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Why Grinding Your Own Beans is the Best Way to Go

People who really like their coffee tend to like it their own way. Everything from cup size to roast time is subject to debate. One thing that even the most contentious coffee connoisseurs can agree on is that grinding at home is the way to go.

Breaking the Surface 
Grinding beans sets off a whole chain of events that inevitably lead to poorer coffee if the grounds aren't used quickly. As soon as a bean is ground, the delicate oils inside are released, Coffee Confidential reported, and that makes them more susceptible to damage from oxygen. Brewing a cup of coffee right away will allow all of the oils to make their way into your cup where they belong, but the longer coffee grounds sit unused, the more oils will be lost.

Roasted beans contain a lot of carbon dioxide, which helps release the oils into the coffee, but most of the gas will be lost within one minute of grinding, according to the source. While carbon dioxide is floating away, oxygen is making its way to the grounds, which strips them of their aroma. Within 15 minutes of grinding, your ground coffee could lose 60 percent of its aroma, which significantly harms its flavor.

Grind at the Right Time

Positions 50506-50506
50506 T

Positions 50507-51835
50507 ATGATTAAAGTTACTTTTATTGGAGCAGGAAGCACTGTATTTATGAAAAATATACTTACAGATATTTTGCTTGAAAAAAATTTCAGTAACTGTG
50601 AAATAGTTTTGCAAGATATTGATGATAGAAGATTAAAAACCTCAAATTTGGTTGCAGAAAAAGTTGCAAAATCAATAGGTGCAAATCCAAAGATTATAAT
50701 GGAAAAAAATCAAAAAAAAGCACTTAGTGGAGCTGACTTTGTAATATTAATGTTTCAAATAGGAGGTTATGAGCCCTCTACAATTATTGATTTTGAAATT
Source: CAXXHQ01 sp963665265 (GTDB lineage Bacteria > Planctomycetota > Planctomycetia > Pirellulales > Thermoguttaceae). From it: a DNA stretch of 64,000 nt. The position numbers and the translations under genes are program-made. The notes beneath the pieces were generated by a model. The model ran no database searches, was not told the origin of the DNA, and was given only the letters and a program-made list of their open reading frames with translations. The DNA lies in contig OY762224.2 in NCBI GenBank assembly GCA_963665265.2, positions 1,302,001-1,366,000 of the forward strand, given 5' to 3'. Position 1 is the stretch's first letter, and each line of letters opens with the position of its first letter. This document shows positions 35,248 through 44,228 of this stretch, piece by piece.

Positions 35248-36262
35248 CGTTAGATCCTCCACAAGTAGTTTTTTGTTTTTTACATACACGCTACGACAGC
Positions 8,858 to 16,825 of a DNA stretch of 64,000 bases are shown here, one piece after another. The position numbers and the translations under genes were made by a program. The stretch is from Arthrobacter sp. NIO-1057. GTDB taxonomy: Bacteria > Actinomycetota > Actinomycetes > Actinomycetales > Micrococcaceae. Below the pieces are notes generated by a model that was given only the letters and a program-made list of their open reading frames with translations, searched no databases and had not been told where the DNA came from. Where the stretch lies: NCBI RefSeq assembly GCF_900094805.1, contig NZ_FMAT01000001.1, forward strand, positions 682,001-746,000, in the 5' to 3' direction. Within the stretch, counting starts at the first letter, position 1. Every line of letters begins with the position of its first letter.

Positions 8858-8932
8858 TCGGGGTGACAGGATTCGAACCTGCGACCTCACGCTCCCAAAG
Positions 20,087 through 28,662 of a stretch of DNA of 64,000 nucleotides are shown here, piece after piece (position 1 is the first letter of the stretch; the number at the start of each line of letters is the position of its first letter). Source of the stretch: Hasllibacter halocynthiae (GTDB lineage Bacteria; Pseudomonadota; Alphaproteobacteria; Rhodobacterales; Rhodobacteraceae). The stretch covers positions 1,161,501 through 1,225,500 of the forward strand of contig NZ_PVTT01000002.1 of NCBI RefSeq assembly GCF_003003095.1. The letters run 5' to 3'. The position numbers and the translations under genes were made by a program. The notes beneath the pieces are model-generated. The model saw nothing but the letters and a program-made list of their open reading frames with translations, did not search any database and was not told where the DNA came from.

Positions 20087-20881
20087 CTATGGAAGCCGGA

Some may think that they've found a way around this by grinding their coffee ahead of time and storing it in the freezer or refrigerator. According to The New York Times, this method is doing more harm than good - in fact, it's all harm. The high level of moisture in freezers and refrigerators can harm your coffee just as surely as oxygen. Coffee grounds can absorb a tremendous amount of moisture, and when they're in the freezer or refrigerator, they're also soaking in the flavors of whatever else is stored there. Even sitting on your counter, pre-ground coffee will end up absorbing odors from anything nearby, leaving the end product muddled and unpleasant.

Bring it Home 
The New York Times also made a case for grinding at home rather than relying on the grinder at your favorite coffeehouse, if that's where you buy your beans. Given the variety of different beans that the average coffeehouse grinder goes through every day, there's a good chance that you'll end up with remnants of older batches in your coffee grounds. Just a few mismatched beans could throw off a whole pot of coffee. Using a home grinder, such as the Mr. Coffee® Blade Grinder, can help keep your coffee uncontaminated, provided you keep it clean, of course.